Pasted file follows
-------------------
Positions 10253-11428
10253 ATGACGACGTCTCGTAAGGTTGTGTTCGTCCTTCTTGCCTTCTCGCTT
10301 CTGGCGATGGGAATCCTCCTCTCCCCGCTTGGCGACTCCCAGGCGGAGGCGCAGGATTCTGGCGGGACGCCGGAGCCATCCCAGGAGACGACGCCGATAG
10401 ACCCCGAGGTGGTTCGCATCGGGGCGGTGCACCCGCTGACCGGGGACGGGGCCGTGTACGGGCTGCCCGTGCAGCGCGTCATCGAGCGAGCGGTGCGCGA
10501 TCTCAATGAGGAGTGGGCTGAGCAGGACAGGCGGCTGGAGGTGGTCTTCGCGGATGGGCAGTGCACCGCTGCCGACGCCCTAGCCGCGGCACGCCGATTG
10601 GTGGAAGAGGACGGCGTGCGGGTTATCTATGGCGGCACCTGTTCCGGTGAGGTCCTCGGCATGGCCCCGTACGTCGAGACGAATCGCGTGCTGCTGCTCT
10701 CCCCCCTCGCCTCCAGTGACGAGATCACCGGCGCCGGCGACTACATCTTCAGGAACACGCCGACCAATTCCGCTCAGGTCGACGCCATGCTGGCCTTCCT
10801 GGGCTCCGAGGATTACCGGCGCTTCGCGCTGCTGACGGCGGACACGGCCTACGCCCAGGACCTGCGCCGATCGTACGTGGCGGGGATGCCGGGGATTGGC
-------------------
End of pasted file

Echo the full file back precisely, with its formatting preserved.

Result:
Positions 10253-11428
10253 ATGACGACGTCTCGTAAGGTTGTGTTCGTCCTTCTTGCCTTCTCGCTT
10301 CTGGCGATGGGAATCCTCCTCTCCCCGCTTGGCGACTCCCAGGCGGAGGCGCAGGATTCTGGCGGGACGCCGGAGCCATCCCAGGAGACGACGCCGATAG
10401 ACCCCGAGGTGGTTCGCATCGGGGCGGTGCACCCGCTGACCGGGGACGGGGCCGTGTACGGGCTGCCCGTGCAGCGCGTCATCGAGCGAGCGGTGCGCGA
10501 TCTCAATGAGGAGTGGGCTGAGCAGGACAGGCGGCTGGAGGTGGTCTTCGCGGATGGGCAGTGCACCGCTGCCGACGCCCTAGCCGCGGCACGCCGATTG
10601 GTGGAAGAGGACGGCGTGCGGGTTATCTATGGCGGCACCTGTTCCGGTGAGGTCCTCGGCATGGCCCCGTACGTCGAGACGAATCGCGTGCTGCTGCTCT
10701 CCCCCCTCGCCTCCAGTGACGAGATCACCGGCGCCGGCGACTACATCTTCAGGAACACGCCGACCAATTCCGCTCAGGTCGACGCCATGCTGGCCTTCCT
10801 GGGCTCCGAGGATTACCGGCGCTTCGCGCTGCTGACGGCGGACACGGCCTACGCCCAGGACCTGCGCCGATCGTACGTGGCGGGGATGCCGGGGATTGGC